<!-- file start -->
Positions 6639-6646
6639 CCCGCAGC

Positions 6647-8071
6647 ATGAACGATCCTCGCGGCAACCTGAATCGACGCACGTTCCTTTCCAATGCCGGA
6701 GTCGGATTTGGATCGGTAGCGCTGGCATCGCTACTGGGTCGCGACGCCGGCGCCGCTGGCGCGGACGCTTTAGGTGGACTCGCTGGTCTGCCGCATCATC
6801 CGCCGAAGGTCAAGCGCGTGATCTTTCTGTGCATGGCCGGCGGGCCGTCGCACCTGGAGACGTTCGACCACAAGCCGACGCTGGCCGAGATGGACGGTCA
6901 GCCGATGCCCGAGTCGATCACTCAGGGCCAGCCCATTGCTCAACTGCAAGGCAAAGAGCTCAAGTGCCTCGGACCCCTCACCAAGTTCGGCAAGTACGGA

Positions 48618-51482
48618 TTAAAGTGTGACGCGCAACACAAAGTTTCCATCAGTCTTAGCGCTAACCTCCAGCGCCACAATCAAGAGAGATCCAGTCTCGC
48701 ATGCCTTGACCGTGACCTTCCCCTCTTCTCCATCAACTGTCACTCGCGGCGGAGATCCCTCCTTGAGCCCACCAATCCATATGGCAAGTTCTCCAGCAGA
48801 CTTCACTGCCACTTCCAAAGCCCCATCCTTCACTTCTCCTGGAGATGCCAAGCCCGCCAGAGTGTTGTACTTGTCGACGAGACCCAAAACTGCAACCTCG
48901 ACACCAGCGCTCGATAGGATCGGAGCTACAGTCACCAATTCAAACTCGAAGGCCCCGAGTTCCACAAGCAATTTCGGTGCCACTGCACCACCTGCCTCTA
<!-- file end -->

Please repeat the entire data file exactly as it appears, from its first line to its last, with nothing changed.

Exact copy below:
Positions 6639-6646
6639 CCCGCAGC

Positions 6647-8071
6647 ATGAACGATCCTCGCGGCAACCTGAATCGACGCACGTTCCTTTCCAATGCCGGA
6701 GTCGGATTTGGATCGGTAGCGCTGGCATCGCTACTGGGTCGCGACGCCGGCGCCGCTGGCGCGGACGCTTTAGGTGGACTCGCTGGTCTGCCGCATCATC
6801 CGCCGAAGGTCAAGCGCGTGATCTTTCTGTGCATGGCCGGCGGGCCGTCGCACCTGGAGACGTTCGACCACAAGCCGACGCTGGCCGAGATGGACGGTCA
6901 GCCGATGCCCGAGTCGATCACTCAGGGCCAGCCCATTGCTCAACTGCAAGGCAAAGAGCTCAAGTGCCTCGGACCCCTCACCAAGTTCGGCAAGTACGGA

Positions 48618-51482
48618 TTAAAGTGTGACGCGCAACACAAAGTTTCCATCAGTCTTAGCGCTAACCTCCAGCGCCACAATCAAGAGAGATCCAGTCTCGC
48701 ATGCCTTGACCGTGACCTTCCCCTCTTCTCCATCAACTGTCACTCGCGGCGGAGATCCCTCCTTGAGCCCACCAATCCATATGGCAAGTTCTCCAGCAGA
48801 CTTCACTGCCACTTCCAAAGCCCCATCCTTCACTTCTCCTGGAGATGCCAAGCCCGCCAGAGTGTTGTACTTGTCGACGAGACCCAAAACTGCAACCTCG
48901 ACACCAGCGCTCGATAGGATCGGAGCTACAGTCACCAATTCAAACTCGAAGGCCCCGAGTTCCACAAGCAATTTCGGTGCCACTGCACCACCTGCCTCTA